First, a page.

Okay before we jump into this, let me start by saying this: What a Time to Be Alive is NOT the best album of 2015 — I saw your tweets and Instagram memes, and I get it.
However I do think that it’s the album that defines 2015 the most, so far at least.
After fake release dates with countdown sites, hints on twitter, radio personalities making confirmations; I mean I was really waiting for ESPN’s Steven A. Smith to report he had a really good source in Drakes camp or something. But Sunday night on Drake’s Apple music radio station OVO Sound, we finally got the “surprise release,” from Drake and Future. Rolled out a little differently than their previous records, If You’re Reading This It’s Too Late and DS2. IYRTITL is the only rap album released this year that went platinum and Future’s DS2 was his first No. 1 record. (WATTBA is projected to sell 500,000 copies). Both projects have definitely been the bookends of music’s sound for the year. Okay, now I know what you’re thinking: yes Kendrick, Big Sean, Wale, A$AP Rocky and many others had great albums come out this year but nobody held it down this year like Drizzy and Future, especially Future.
The WATTBA album cover is a collage of diamonds, and not to get comparisons started buts it’s a little similar to the cover of Watch the Throne and its reflective gold packaging. That’s where the comparisons stop for me though. You see, while Drake and Future are currently hip-hop’s two top dogs like Jay and ‘Ye were at the time of WTT‘s release, the energy on WATTBA is totally different and are absolutely incomparable.
The album kicks off with “Digital Dash”, Future takes the reigns floating masterfully over the Metro Boomin’ track with his classic Atlanta drawl, and Drake enters the track sounding rejuvenated with sped-up Migos flow. On “Diamonds Dancing,” Future’s hook on the track is delivered with a cadence similar to his DS2 track “Stick Talk”. “Jumpman” finds Drake attempting his best Young Thug impersonation. These two are driving home the fact that this album is inextricably linked to the same creative juices both artists are currently pumping from their latest projects.
While Future’s music style is effortless (you can see where I’m going with this), Drake’s overuse of impersonating other flows is tiring; especially when we all know Drizzy doesn’t need to imitate others flows. The track that finds Drake in his comfort zone is of course the save-a-stripper anthem “Plastic Bag” — currently crooning to the ladies at strip clubs nation wide. “Scholarships” is the moody track that finds the two rappers bouncing off each-other masterfully, both taking turns at hook duties. The albums stand out track is “Big Rings,” Drake and Future are talking that big-brash talk and maybe even a shot at Meek Mill? Future raps: “You Just a battle rapper, I’m an official trapper/ Niggas be droppin’ subliminals, they’re some jibber jabber.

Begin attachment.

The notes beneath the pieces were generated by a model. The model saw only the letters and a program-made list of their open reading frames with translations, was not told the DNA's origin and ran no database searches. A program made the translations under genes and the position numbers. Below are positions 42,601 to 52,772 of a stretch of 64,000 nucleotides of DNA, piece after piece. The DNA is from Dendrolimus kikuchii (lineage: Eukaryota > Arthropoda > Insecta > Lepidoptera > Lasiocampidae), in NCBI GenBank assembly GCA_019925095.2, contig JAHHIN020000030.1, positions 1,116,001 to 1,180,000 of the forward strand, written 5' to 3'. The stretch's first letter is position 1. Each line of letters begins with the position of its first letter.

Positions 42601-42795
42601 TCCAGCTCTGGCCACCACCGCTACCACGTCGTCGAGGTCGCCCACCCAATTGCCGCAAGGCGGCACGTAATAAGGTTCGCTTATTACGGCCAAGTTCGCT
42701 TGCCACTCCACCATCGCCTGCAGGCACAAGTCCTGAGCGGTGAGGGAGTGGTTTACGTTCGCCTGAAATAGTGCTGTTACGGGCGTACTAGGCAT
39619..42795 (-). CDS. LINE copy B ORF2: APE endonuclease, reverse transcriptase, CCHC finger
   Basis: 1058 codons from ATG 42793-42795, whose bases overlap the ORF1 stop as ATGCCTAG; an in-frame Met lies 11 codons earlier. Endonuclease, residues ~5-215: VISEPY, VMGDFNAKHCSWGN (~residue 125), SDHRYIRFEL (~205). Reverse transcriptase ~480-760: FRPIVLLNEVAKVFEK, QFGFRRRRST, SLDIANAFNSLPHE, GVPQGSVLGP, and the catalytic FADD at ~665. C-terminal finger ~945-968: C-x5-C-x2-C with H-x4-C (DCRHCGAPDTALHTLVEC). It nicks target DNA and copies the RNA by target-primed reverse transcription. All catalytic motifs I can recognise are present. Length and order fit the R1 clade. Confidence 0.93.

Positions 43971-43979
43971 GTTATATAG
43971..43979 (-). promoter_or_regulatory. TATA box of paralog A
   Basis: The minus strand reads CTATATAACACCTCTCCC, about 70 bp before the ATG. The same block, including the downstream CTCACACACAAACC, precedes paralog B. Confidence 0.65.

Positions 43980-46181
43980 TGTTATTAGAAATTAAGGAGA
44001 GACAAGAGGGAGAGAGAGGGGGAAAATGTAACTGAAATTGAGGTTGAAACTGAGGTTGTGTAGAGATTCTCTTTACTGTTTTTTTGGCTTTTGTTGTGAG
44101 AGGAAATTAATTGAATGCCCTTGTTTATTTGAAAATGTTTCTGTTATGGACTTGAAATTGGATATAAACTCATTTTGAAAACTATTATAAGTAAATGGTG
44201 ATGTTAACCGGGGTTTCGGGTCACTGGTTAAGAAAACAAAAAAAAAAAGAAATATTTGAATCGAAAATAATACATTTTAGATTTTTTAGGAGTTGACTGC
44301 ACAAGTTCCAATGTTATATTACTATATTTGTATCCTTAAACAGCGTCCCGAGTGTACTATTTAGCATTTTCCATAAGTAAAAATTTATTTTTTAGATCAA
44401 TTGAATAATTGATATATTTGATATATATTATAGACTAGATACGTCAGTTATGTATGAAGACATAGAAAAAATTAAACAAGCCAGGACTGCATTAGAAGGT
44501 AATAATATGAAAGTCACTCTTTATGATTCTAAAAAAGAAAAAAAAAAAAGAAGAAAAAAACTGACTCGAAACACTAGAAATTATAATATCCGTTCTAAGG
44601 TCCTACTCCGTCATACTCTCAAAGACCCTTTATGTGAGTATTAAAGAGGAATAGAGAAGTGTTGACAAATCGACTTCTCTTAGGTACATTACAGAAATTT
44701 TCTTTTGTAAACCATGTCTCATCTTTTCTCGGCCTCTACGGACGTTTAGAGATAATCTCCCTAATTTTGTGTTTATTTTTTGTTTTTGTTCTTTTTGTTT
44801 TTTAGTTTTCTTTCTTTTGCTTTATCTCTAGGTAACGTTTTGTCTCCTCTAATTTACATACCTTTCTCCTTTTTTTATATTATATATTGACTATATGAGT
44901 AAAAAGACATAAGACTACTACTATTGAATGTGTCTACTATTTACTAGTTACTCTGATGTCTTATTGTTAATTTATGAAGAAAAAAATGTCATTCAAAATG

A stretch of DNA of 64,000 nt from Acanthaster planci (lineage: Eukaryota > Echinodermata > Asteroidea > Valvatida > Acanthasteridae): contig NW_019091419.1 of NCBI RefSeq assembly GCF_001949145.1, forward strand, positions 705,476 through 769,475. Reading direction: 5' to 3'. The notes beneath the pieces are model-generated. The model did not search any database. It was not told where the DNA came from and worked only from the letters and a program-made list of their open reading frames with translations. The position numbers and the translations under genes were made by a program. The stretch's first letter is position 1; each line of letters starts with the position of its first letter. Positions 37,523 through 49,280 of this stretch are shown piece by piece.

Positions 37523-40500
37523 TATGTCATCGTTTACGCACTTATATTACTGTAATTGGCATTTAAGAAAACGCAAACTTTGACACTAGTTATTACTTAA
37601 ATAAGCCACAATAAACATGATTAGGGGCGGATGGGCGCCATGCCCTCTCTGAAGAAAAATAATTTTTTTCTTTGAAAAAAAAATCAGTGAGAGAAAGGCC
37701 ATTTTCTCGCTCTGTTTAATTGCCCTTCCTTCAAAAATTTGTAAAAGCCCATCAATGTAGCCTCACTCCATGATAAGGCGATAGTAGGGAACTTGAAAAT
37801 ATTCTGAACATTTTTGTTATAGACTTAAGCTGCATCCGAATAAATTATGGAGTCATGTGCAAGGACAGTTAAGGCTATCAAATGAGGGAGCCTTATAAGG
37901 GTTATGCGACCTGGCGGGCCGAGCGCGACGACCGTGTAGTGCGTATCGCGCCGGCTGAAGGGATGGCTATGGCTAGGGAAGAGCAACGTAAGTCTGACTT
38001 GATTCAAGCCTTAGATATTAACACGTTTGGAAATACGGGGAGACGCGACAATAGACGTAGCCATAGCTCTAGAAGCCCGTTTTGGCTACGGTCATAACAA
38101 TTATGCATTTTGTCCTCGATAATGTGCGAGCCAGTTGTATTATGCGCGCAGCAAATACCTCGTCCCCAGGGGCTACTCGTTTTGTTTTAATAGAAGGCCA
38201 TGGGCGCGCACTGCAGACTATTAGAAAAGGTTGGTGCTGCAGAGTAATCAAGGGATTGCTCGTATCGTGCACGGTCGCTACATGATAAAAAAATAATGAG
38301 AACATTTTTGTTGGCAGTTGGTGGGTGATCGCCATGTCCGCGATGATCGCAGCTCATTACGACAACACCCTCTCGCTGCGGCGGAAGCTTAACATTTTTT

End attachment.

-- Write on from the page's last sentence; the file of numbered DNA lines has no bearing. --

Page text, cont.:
I just want to point this out: WATTBA is a Future album featuring Drake, and that’s not a bad thing.
Please, Drake’s fans: do not crucify me for saying that. 2015 has been Future’s coming out party (pause). Since last year’s Monster, he has put out music like a man possessed. The only rapper to deliver more music over the past 18 months is Gucci Mane. Not to mention also that Future’s in-house producer Metro Boom’ produced 7 of the 11 tracks on this LP. Future and Metro built the albums framework and Drizzy followed their lead. Drake’s reflective raps make you want to call your ex and tell them you miss them until Future’s aggressive trap raps make you put the phone back down and say FUCK THAT B*TCH! This dynamic works very well in my opinion. Take “Change Locations” for example, their chemistry is very apparent here. While on twitter the other night, I read a tweet that said “Listening to #WATTBA is Nayvadius (Future) taking Aubrey (Drake) to a bando in Atlanta and tellin’ him “Don’t trip, folk. You good here.” And that’s exactly what it must’ve been like for Drake to enter Future and Metro’s world.
#WATTBA is Nayvadius taking Aubrey to a bando in Atlanta and tellin' him "Don't trip, folk. You good here."
— Jason, Jah, Leezy (@HipHopObama) September 20, 2015
Listen we all need to thank Drake and Future. How often do we get two of rap’s top artists at the top of their respective games on an entire album? Imagine if we got that Murder Inc. album with Jay, DMX and Ja Rule, or that Lil Wayne/T-Pain He Raps, He Sings project? The album title is genius in that sense because after the horrible year music endured last year, It truly is a great time to be alive.
Although the album could’ve been released for free as a mixtape on datpiff, the fact that it’s not is perfect. Others before them have definitely defined mixtapes without a doubt, but Drake and Future’s careers are made off of their classic mixtapes. I know a lot of the times when your favorite rappers decide to record a project together it ends in disaster or one rapper outshines the other: Future and Drake found a happy medium with exquisite production, great hooks, party anthems and plenty of quotes for twitter timelines. The album’s concept, execution, and reception, is literally everything we have come to expect from our artists nowadays. The public always wants more new music and their attention span is shorter than mini-me. Drake and Future did exactly what a trapper or a big time CEO would do with a product that’s in high demand: they bottled it up, packaged it well, and sold it to masses.